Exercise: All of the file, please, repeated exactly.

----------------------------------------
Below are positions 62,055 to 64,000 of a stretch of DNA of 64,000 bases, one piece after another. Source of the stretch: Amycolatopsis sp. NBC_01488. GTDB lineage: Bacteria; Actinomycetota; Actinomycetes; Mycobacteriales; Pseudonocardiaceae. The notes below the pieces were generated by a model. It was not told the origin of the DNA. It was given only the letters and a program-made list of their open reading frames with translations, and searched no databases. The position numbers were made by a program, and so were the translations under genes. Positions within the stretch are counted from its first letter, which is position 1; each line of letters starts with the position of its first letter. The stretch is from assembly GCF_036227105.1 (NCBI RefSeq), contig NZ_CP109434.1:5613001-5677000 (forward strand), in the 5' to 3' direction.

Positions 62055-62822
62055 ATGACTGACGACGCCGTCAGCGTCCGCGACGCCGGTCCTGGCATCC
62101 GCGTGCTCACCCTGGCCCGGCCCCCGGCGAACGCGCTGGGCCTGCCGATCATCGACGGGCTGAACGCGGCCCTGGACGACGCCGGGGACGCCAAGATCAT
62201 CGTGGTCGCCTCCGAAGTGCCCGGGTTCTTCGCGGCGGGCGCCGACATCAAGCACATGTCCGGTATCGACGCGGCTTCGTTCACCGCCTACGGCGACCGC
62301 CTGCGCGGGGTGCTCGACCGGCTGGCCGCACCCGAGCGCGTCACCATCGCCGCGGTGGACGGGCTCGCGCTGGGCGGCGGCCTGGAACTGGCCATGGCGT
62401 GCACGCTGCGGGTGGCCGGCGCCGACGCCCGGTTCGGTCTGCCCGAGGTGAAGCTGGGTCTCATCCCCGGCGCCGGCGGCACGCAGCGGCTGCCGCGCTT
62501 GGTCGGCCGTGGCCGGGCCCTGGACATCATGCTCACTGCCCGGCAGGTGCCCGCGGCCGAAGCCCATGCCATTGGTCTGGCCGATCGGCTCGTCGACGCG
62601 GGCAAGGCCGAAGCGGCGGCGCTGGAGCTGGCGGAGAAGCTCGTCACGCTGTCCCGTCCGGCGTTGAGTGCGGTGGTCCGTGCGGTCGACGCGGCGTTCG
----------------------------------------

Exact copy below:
Below are positions 62,055 to 64,000 of a stretch of DNA of 64,000 bases, one piece after another. Source of the stretch: Amycolatopsis sp. NBC_01488. GTDB lineage: Bacteria; Actinomycetota; Actinomycetes; Mycobacteriales; Pseudonocardiaceae. The notes below the pieces were generated by a model. It was not told the origin of the DNA. It was given only the letters and a program-made list of their open reading frames with translations, and searched no databases. The position numbers were made by a program, and so were the translations under genes. Positions within the stretch are counted from its first letter, which is position 1; each line of letters starts with the position of its first letter. The stretch is from assembly GCF_036227105.1 (NCBI RefSeq), contig NZ_CP109434.1:5613001-5677000 (forward strand), in the 5' to 3' direction.

Positions 62055-62822
62055 ATGACTGACGACGCCGTCAGCGTCCGCGACGCCGGTCCTGGCATCC
62101 GCGTGCTCACCCTGGCCCGGCCCCCGGCGAACGCGCTGGGCCTGCCGATCATCGACGGGCTGAACGCGGCCCTGGACGACGCCGGGGACGCCAAGATCAT
62201 CGTGGTCGCCTCCGAAGTGCCCGGGTTCTTCGCGGCGGGCGCCGACATCAAGCACATGTCCGGTATCGACGCGGCTTCGTTCACCGCCTACGGCGACCGC
62301 CTGCGCGGGGTGCTCGACCGGCTGGCCGCACCCGAGCGCGTCACCATCGCCGCGGTGGACGGGCTCGCGCTGGGCGGCGGCCTGGAACTGGCCATGGCGT
62401 GCACGCTGCGGGTGGCCGGCGCCGACGCCCGGTTCGGTCTGCCCGAGGTGAAGCTGGGTCTCATCCCCGGCGCCGGCGGCACGCAGCGGCTGCCGCGCTT
62501 GGTCGGCCGTGGCCGGGCCCTGGACATCATGCTCACTGCCCGGCAGGTGCCCGCGGCCGAAGCCCATGCCATTGGTCTGGCCGATCGGCTCGTCGACGCG
62601 GGCAAGGCCGAAGCGGCGGCGCTGGAGCTGGCGGAGAAGCTCGTCACGCTGTCCCGTCCGGCGTTGAGTGCGGTGGTCCGTGCGGTCGACGCGGCGTTCG